PAST ACTION: Urge Forest Service to Say No to Navy Jet Training over Olympic National Park and Wilderness Areas
A new Forest Service draft decision would enable the U.S. Navy to surround Olympic National Park and Olympic National Forest with electromagnetic emitter trucks, resulting in high decibel jet training flights over ancient forests, popular trails and remote peaks on the Olympic Peninsula. The Navy has done a poor job of informing local stakeholders about the proposal and has failed to respond to thousands of public comments opposing the plan.
WHAT YOU CAN DO
The comment period for this opportunity closed on January 13th, 2017. For more opportunities see our Take Action Page.
Urge the U.S. Forest Service to deny the Navy’s permit and respect Olympic National Park.
The U.S. Navy already conducts electromagnetic warfare training in Idaho and Nevada. We should not sacrifice one of America’s quietest parks when other options are available.
STEP 1: Write an email comment to the Olympic National Forest in your own words asking the Forest Service to deny the Navy’s application. Feel free to reference the talking points provided below.
STEP 2: Send your comment via email to Olympic National Forest Supervisor Reta LaFord no later than Friday, January 13, 2017.
Be sure to sign your name, city and state:
SUBJECT: Deny Permit for Navy Electromagnetic Warfare
Please CC: email@example.com so we can keep a copy! Thank you.
STEP 3: SHARE on Social Media. See Washington Wild’s Facebook Page for a post to share and get the word out.
- I strongly oppose the proposed permit to allow electromagnetic warfare within and above Olympic National Forest and the adjacent Olympic National Park.
- Olympic National Park and Olympic National Forest are too special to be degraded by thunderous jet noise. These warplanes do not belong above one of our quietest, wildest and most protected areas in the country.
- The wild Olympic Peninsula is like nowhere else. It has been recognized as a national park, a wilderness area, an International Biosphere Reserve and a World Heritage Site. It is also the most popular national park in the Northwest, with more than 3 million visitors in 2015 alone.
- Currently, the U.S. Navy conducts electromagnetic warfare training in Nevada and Idaho. Flying over Wilderness areas and Olympic National Park is not the only option.
- If permitted, the Navy would be able to fly noisy jets over the park up to 12 hours a day, nearly every day of the year.
- A 2009 report by the U.S. Naval Research Advisory Committee on jet engine noise reduction identified Growlers as some of the loudest aircraft in the skies. This will have significant impacts to hikers and other recreationists, wildlife and endangered species and local economies of communities on the Olympic Penisula. When flying overhead,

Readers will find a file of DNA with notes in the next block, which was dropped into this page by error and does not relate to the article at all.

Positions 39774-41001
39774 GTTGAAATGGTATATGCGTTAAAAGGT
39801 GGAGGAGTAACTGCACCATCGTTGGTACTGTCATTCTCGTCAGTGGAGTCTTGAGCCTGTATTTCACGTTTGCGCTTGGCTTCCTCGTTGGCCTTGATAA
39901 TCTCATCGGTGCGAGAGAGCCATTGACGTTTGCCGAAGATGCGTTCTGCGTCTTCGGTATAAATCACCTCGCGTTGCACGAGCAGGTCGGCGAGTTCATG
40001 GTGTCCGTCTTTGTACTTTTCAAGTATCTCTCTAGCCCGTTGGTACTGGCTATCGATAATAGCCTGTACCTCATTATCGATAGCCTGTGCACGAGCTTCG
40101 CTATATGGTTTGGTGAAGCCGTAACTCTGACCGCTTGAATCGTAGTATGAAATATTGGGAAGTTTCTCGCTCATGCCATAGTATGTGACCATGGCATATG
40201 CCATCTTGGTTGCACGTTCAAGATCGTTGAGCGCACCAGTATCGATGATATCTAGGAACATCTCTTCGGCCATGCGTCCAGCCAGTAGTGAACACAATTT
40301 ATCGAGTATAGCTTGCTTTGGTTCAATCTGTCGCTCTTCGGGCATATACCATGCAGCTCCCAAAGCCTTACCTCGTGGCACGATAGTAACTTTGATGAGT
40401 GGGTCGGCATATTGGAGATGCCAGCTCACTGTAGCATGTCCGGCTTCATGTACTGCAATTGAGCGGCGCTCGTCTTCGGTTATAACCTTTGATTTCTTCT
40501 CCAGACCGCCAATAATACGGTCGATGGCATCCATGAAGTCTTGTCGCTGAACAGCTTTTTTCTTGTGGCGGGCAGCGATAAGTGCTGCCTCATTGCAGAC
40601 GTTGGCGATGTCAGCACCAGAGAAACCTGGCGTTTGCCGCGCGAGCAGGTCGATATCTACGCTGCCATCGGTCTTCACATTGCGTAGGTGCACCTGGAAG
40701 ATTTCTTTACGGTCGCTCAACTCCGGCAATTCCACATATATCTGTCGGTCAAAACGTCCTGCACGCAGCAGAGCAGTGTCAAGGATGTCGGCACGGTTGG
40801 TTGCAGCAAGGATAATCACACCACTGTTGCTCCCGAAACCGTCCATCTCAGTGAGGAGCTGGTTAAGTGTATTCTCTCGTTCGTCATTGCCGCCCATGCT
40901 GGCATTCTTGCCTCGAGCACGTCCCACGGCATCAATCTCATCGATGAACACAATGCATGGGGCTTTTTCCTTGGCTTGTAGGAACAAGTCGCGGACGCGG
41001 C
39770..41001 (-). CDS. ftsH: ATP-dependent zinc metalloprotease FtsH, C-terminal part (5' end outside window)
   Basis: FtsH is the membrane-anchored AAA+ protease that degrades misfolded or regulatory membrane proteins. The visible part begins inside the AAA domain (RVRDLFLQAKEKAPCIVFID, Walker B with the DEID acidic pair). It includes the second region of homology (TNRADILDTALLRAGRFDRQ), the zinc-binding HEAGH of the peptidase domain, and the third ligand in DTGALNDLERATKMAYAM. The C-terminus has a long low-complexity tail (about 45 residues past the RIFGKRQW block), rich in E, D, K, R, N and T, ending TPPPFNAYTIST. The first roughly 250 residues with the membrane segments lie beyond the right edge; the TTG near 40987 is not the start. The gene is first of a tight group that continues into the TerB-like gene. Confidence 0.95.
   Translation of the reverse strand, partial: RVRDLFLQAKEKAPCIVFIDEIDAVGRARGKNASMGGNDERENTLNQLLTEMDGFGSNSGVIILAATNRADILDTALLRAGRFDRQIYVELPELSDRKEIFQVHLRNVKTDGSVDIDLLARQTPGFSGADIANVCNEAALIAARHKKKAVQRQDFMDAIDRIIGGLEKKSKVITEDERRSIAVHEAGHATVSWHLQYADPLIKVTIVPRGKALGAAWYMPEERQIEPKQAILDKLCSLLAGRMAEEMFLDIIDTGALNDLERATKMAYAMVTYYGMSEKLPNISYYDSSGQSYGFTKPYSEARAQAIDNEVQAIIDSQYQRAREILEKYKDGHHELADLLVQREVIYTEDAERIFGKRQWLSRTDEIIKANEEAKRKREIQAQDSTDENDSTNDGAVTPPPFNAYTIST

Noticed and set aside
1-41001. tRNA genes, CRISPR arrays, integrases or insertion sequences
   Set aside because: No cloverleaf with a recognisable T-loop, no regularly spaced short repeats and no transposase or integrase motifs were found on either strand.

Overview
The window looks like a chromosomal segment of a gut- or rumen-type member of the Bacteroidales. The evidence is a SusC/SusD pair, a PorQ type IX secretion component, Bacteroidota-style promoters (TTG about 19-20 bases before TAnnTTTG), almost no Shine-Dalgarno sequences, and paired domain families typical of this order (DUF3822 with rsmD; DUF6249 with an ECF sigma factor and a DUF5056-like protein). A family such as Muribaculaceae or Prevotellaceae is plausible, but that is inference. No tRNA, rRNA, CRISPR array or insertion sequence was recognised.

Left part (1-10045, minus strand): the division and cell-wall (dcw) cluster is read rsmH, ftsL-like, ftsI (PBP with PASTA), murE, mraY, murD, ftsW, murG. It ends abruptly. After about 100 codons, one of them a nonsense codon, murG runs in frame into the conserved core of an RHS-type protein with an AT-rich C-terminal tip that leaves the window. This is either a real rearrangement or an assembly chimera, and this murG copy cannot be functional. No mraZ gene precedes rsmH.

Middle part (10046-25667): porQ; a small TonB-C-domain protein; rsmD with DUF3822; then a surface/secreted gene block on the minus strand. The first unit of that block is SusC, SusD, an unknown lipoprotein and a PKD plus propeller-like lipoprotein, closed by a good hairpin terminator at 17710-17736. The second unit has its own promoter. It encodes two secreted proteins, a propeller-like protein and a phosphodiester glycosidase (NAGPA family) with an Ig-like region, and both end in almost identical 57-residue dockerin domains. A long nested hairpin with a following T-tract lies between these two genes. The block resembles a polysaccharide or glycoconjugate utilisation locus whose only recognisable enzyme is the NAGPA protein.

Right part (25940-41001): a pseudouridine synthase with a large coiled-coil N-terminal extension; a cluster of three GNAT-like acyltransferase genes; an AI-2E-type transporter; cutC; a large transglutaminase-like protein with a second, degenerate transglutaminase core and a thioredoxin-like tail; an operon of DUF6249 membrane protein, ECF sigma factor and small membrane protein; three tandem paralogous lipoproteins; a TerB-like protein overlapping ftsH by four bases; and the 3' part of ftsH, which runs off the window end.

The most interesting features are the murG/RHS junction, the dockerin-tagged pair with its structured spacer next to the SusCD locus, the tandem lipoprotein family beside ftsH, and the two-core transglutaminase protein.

- Make it clear that we all support a properly trained and ready military to defend our country when needed. However, we can and should meet that goal without having to sacrifice public investments in Wilderness areas, conservation lands, recreational opportunities and wildlife and their habitat.
If the Navy conducts increased fighter jet training over the peninsula, it would affect some of the most popular wilderness areas, trails and visitor centers at Olympic National Park, including the Hoh Rain Forest and wild beaches.
If you haven’t heard these planes before, listen to this video.
According to sound technician Gordon Hempton, who has spent decades researching noise pollution and making recordings of natural sounds throughout the United States, the Olympic Peninsula is “the most acoustically diverse” and “least noise-polluted” place in the Lower 48 states. Whether you love the crash of the ocean surf, the bugling of Roosevelt elk or the whistling of marmots in high mountain meadows, Olympic is a peaceful and accessible place where you can actually hear the beauty of nature in all its diversity.
This is not the only place available to the Navy, but it’s the closest to their runways on Whidbey Island. Currently the Navy does similar training at Mountain Home Air Force Base in southern Idaho, which is not far away for a fighter jet. There are other airbases and military airspace available, too. According to the Navy’s own analysis, using the Olympic region is a convenience and not essential for its training needs.
Many concerned citizens and conservation organizations are encouraging the National Park Service to designate Olympic National Park as a certified Quiet Park to help preserve its wild character and rare soundscape. The National Park Service’s Quiet Parks Program provides management tools and resources for monitoring and reducing noise pollution. This special designation will bring us one step closer to making sure one of the Northwest’s most beloved natural gems is protected for generations to come.